PARIS, Aug 30- Left-leaning European national government leaders meeting in Paris agreed more needed to be done to boost growth in the bloc but that EU rules limiting budget deficits should not be overhauled, German Vice-Chancellor Sigmar Gabriel said.» Read More
European shares were set to open lower on Tuesday as fears Dublin could seek money for its stricken banks from an EU emergency fund linger among investors.
Is the real threat of the European debt crisis being underreported in the US?
In an article in today's Financial Times, Portuguese finance Minister Fernando Teixeira dos Santos was discussing the implications of the current simultaneous credit crises in Greece, Portugal, and Ireland.
The auto navigation device may soon begin to disappear, industry experts say, as satellite-tracking technology is absorbed into smartphones and automobiles. The New York Times reports.
The euro is likely to lose some of its strength over the short term, but if Ireland asks for bailout funding and establishes a clear mechanism of how it will work, some nerves in the markets will be settled, Richard Yetsenga, global head of emerging-markets currency strategy at HSBC told CNBC Monday.
Greece expects the budget deficit in 2010 will be larger than initially targeted after the EU's statistics agency said Monday the country's debt last year was actually much higher than projected.
The European Union may have managed to stanch the bleeding—for the moment—on Irish bonds.
Veracruz founder Steve Cortes thinks so and here's how he's trading it.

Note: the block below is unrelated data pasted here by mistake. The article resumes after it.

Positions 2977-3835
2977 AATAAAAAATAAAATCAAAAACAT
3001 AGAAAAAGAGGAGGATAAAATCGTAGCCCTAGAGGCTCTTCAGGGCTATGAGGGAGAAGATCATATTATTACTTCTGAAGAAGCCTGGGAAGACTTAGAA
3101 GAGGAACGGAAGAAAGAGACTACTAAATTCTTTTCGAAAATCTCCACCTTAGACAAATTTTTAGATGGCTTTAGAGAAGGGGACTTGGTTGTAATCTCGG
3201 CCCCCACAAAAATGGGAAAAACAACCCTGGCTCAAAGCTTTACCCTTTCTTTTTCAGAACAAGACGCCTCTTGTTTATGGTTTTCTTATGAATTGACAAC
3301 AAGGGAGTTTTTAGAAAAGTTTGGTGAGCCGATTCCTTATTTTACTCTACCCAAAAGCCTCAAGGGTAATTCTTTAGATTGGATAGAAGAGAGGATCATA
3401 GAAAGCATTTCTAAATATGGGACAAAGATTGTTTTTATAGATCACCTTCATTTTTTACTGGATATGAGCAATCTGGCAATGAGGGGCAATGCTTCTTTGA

The European Central Bank’s reluctance to consider further monetary easing exacerbates the problems the euro zone is currently facing, economist Nouriel Roubini told CNBC Thursday.
Patrick Honohan, Ireland’s central bank governor, on Wednesday put a “For Sale” sign over the country’s ailing banks, stressing that foreign ownership of the troubled sector was “not as far-fetched a scenario as it might appear to some”, reports the Financial Times.
The rumbling crisis over the integrity of the eurozone has entered a new and ominous phase, with economists and bond market investors questioning the ability of “peripheral” European economies to stay in the euro without yet another rescue package. The FT reports.
The United States should tax purchases of yen, yuan and euro used to import goods from those three economies. Set it at about 40 percent until the Gang of Three agrees to acceptable exchange rate reforms.
Some of the biggest trade finance providers, led by HSBC and Standard Chartered, are lobbying to have tough capital rules toned down, warning that if they are not, world trade could be severely hampered. The Financial Times reports.
José Sócrates, Portugal’s prime minister, has blamed an increase in government bond yields on “speculative movements”, saying growing pressure on the country’s borrowing costs had no economic justification. The Financial Times reports.
If Bush-era income tax cuts are extended and the deficit grows, the dollar could be further weakened — a prospect that worries U.S. allies and trading partners, the New York Times reports.
Investors disappointed with the yield on government bonds should look to good-quality companies with strong dividends such as Deutsche Telekom and Nestle, Robin Griffiths, technical strategist at Cazenove Capital, told CNBC Monday.
Germany is pushing to let hopelessly indebted governments do exactly that — admit they can't pay and hit bond investors with the costs instead of taxpayers.
The World Trade Organization, the EU and the United States said Tuesday they were pressing for solutions to concerns China may be exploiting its stranglehold on rare earth metals, crucial in the making of everything from portable phones to wind turbines.
The dollar may be set to rise as currency wars bring more controls on flows of capital and a rise in protectionism, David Bloom, currency strategist at HSBC, told CNBC.
The European Central Bank should worry less about the “phantom risk” of inflation and instead focus on the rising threat of deflation which could result from a currency war, economist Nouriel Roubini said in an article for Roubini Global Economics clients.